Tasdance appoints five ‘dancer-makers’
After a rigorous national selection process, Tasdance recently announced the appointment of its new company of “dancer-makers”. As Tasdance embarks on a new beginning and fresh approach to the nature of the professional contemporary dance ensemble and becomes a “company of makers,” it welcomes five talented artists: Sofie Burgoyne, Gabriel Comerford, Rachel Arianne Ogle, Thomas E.S. Kelly and Isabella Stone.
Tasmanians are recognised for their unique, bespoke and boutique products that they make, such as wine, cheese, furniture and jewellery, as well as the things they grow, distill or ferment. The Tasdance artists will join this growing list of high-profile makers of fine Tasmanian product. They will “make” dance as “dancer-makers”.
These are independent artists who have been both “making” and performing their own work across Australia and internationally. Over a three-year span from 2018 to 2021, Tasdance will support the choreographic aspirations of these artists as they make and perform works that interface with Tasmanians and environs and resonate with Tasmanian audiences as well mainland and international audiences.
“The calibre of these five artists is extraordinary. They are uniquely individual and come with a multiplicity of skills, experience, knowledge and inquiry from their independent practice. This is a powerful mix of five distinctive choreographic voices, which will impact the possibilities for each other, the company and the communities in which we engage,” said Tasdance Interim Artistic Director Carol Wellman Kelly.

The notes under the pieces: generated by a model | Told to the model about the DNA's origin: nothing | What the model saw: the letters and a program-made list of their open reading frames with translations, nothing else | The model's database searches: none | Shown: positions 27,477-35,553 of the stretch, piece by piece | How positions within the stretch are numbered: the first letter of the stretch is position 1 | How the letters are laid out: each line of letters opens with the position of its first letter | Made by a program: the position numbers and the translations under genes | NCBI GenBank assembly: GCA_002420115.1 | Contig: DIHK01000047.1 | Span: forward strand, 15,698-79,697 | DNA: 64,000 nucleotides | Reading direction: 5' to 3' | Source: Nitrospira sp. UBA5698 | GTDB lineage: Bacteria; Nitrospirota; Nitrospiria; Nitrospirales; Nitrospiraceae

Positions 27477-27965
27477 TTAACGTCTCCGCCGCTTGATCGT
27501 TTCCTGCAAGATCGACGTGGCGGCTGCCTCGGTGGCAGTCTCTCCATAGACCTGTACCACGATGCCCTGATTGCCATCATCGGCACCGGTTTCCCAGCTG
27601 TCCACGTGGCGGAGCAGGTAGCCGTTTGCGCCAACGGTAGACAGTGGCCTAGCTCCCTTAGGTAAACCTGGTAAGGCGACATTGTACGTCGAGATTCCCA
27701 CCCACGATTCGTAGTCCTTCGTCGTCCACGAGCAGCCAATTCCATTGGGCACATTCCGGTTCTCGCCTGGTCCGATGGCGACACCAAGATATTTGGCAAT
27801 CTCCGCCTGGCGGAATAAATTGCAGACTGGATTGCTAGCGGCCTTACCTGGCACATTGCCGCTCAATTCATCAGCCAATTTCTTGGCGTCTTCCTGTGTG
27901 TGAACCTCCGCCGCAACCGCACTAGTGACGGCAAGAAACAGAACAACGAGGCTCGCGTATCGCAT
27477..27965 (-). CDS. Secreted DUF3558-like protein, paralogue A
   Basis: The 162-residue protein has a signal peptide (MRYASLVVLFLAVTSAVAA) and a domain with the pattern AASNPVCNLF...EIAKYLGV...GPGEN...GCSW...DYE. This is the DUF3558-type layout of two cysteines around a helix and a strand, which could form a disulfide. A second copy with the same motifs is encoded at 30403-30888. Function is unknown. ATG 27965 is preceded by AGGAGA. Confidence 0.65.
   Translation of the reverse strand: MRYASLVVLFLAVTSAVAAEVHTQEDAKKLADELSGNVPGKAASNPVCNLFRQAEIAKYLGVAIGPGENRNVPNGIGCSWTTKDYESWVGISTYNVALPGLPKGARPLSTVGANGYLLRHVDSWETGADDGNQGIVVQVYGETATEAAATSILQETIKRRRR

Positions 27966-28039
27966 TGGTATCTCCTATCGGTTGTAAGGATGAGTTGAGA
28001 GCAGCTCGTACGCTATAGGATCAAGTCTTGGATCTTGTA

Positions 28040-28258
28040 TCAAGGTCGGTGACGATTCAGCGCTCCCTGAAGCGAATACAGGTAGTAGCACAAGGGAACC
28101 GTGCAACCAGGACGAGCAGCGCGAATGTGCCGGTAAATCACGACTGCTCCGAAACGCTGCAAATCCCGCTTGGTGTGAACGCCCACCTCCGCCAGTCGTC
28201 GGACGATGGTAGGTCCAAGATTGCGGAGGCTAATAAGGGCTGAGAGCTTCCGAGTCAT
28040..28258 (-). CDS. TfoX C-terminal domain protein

“My role as the Interim Artistic Director at this time is informed by my extensive history with Tasdance from 1999 till the present, previously as Rehearsal Director and Artistic Advisor,” Kelly continued. “I am confident in the vision for a company of artists who continue the powerful legacy of creation and development of original works for which Tasdance is celebrated. The five voices of these artists will be the forefront of the Tasdance Makers Company. This is a formative time for the evolution of dance in Tasmania and within the current Australian dance landscape.”
The company recently came together for the first time in Launceston, beginning their journey developing separate and collaborative works that will feature in a range of platforms, from intimate to mainstage across a three-year period.
Tasdance will fuse the power of the ensemble with the aspirations of individual dancer-makers in a potent response to the values of the Island State of Tasmania.
Get to know each of these Tasdance Artists with their biographies below. Learn more at www.tasdance.com.au.
Burgoyne is an artist currently working between Australia, Portugal and the UK. She makes and performs artistic work related to the body, in a range of different contexts. Her artistic practice is interested in alternative ways of relating mind to body, reality to the imagined and self to other. Inherent in her outlook of making is reflection and critique of the place of performance in theatres and consideration of the relevance and social function of art itself. As a maker and performer, Burgoyne works across independent and company environments, collaborating with theatre makers, sound producers, visual artists, dancers and choreographers. Recently, Burgoyne has collaborated with Miguel Pereira (O Rumo Do Fumo, PT), Theo Clinkard (UK) and Frantic Assembly (UK) and her work has been presented by The Place (UK) and Movement Research at Judson Church (US). Burgoyne graduated from the Western Australian Academy of Performing Arts, completing a Bachelor of Arts in Dance (2004–2007) and has since pursued further academic studies, most recently with Portuguese academic group Baldio in their experimental performance studies course “Taking Position | The Political and Place” in 2016. This year Burgoyne will commence her Masters in Arts (Arts in Public Spaces) at RMIT University.
Comerford is an independent artist with 10 years professional experience and is a founding member of MakeShift Dance Collective. He thrives off working across disciplines and is constantly seeking to challenge and extend himself.